Saturday, May 16, 2020

There's a lot of economic worry about, but here's what matters

If you’re wondering what shape the economy will be in when we come out of lockdown, how the recovery will go – what to worry about and what not to – there are three key issues: the economy and its growth, the budget and its deficit, and unemployment and its consequences.

These three are different but related. The trick is to understand how they’re related. What causes what. The media bombards us with information about them — without pausing to put them into context.

For instance, we hear so much about the budget and its deficit (which adds to the huge amount of debt) that I’m sure some people think the budget is the economy. If only we could get the budget balanced, the economy would be right, right?

No. But you could be forgiven for thinking so because Prime Minister Scott Morrison and his Treasurer, Josh Frydenberg, have been saying things that get the two muddled up. They’ve been saying: terribly sorry about what the lockdown's done to the economy, and all the money we’ve had to spend on JobKeeper and JobSeeker and the rest as a consequence, but at least we’d got the economy back in good shape before, through no fault of ours, we were hit by the virus.

But they’re not talking about the economy, they’re talking about the budget. It was the budget they’d finally got back to balance after six years in office and were set to it get back into surplus this year before the virus upset their plans.

They were saying, at least we’d got the budget back in balance before we had to start spending like mad — about $200 billion so far — and going back into (huge) deficit. Trouble is, they’d got the budget back in shape by causing the economy to grow more slowly than it would have. So the economy was in a weak state before the virus hit – which doesn’t sound like a good thing to me.

Huh? Let’s get back to basics. The budget is just a summary of the federal government’s finances: how much money it brings in from taxes and charges, less how much money it puts out in spending on health, education, pensions and the rest.

When it raises and spends equal amounts, its budget is in balance. When it spends more than it raises, its budget is in deficit and this deficiency has to be covered by borrowing. When it raises more than it spends, its budget is in surplus. It will use the surplus to repay money it’s borrowed in earlier years.

The government and its budget are just part (a reasonably small part) of the economy, which consists of all our businesses and our households (you and me) as well as the government (federal, state and local).

The money the government raises in taxes comes from the rest of the economy, whereas the money it spends goes to the rest of the economy. So when the government reduces its deficit (as it has been until now), this means it’s reducing the net amount it’s putting into the private sector, causing its growth to be weaker than otherwise.

This can be a good thing if the private sector is growing too strongly and threatening to worsen inflation. But if the private sector’s growth is weak, as it has been, this pullback by the government will weaken it further – as it has been.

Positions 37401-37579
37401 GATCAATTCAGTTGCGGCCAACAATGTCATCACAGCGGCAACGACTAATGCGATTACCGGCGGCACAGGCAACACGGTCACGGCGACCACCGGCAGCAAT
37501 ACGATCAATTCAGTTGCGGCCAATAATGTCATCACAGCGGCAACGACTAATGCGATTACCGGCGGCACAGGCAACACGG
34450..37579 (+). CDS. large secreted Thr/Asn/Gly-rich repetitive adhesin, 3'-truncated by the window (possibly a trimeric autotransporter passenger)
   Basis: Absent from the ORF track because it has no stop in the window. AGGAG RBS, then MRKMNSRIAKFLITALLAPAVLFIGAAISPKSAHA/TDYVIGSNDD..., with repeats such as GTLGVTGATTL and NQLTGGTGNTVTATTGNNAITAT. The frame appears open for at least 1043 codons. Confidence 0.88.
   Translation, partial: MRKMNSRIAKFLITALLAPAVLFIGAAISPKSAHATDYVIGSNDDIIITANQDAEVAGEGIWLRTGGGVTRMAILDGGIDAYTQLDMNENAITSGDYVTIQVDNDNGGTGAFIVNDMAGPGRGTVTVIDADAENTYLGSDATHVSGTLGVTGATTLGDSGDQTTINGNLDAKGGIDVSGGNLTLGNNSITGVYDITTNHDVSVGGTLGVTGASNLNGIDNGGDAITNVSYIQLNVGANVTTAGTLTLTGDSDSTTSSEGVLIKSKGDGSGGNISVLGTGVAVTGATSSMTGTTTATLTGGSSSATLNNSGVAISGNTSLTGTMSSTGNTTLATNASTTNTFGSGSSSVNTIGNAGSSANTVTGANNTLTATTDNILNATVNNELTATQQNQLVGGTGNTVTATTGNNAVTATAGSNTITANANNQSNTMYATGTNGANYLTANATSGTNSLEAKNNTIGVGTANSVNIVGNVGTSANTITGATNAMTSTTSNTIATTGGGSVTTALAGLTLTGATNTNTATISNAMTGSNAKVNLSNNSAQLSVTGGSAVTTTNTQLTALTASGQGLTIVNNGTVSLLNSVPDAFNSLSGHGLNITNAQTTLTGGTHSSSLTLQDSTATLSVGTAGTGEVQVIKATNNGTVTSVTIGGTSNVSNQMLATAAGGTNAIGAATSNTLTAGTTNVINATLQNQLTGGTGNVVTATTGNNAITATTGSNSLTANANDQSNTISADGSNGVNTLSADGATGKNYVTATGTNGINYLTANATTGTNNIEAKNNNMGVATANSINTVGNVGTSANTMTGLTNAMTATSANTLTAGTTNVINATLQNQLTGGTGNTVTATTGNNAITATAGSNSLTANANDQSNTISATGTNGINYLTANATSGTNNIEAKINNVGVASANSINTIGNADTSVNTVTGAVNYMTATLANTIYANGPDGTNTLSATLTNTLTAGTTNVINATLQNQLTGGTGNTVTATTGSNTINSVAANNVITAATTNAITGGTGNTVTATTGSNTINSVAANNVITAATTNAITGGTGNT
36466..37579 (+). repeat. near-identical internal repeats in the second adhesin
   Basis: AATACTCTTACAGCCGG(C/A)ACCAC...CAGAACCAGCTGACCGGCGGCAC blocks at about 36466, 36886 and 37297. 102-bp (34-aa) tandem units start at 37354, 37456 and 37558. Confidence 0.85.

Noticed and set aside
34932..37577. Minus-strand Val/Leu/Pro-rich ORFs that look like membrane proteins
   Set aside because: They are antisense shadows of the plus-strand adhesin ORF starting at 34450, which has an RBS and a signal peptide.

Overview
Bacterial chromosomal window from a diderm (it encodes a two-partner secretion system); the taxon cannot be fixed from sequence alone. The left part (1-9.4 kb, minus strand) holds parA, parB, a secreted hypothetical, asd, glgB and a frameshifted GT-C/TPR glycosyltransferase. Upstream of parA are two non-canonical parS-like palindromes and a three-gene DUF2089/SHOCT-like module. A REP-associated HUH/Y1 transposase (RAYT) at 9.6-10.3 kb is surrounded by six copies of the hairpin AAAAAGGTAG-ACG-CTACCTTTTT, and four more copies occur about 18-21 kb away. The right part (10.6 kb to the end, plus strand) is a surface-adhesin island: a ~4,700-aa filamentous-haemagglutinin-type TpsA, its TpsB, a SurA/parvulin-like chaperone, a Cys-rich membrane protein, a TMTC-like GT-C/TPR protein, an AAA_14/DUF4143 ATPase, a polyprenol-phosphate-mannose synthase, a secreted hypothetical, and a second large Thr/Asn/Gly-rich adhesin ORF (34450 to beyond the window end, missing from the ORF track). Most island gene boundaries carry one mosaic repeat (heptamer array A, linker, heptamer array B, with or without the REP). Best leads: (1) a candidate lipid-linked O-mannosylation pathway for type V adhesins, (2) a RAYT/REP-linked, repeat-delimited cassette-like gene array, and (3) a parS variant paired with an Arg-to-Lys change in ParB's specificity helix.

Until now. The response to the virus, with all the lockdown has done to reduce the turnover of businesses and the income of workers, has hit the private sector for six. But all the extra government spending – which has hugely increased the budget deficit – has done much to break the private sector’s fall. That cushioning will make it easier for businesses and workers to get back on their feet.

But here’s the thing: the government’s big spending (plus, don’t forget, the much less income and other taxes we’ll be paying on our greatly reduced incomes) has blown out the budget deficit and will hugely increase the government’s debt.

So, which is the bigger worry? The big increase in the government’s debt, or the big contraction in the economy? I think it’s obvious. It’s the health of the economy that matters most because that’s where all Australians (even the retired) gain their livelihood.

The budget isn’t an end in itself. It’s an instrument – one of the means to the ultimate end of helping Australians have a good life. In recent weeks, we’ve seen the government doing what all governments do: using its budget to protect our lives and livelihoods.

Sure, that will leave us with a lot more deficit and debt. But first things first. What matters most is the health, economic and social wellbeing of the people who constitute “the economy”.

We’ll worry about the debt later. In any case, as I’ll explain another day, the debt isn’t as worrying as it looks. Hint: the lower interest rates are, the less you need to worry about how much you owe — and the less hurry you need to be in to pay it back.

Next, what’s the relationship between the economy’s growth and unemployment, and which matters more? The economy is usually measured by the value of all the goods and services we produce – gross domestic product – during a period, which is also the nation’s income.

The econocrats are expecting real GDP to fall by an unprecedented 10 per cent in the present quarter, but then start growing quite quickly as businesses get back to normal. If that happens, it will be good because it’s goods and services that people are employed to help produce.

So an early return to growth in the economy is good because it gets employment up and unemployment down – which is what matters most if you think people matter more than money.

But here’s the trick: the economy returns to growth a lot earlier than unemployment returns to where it was.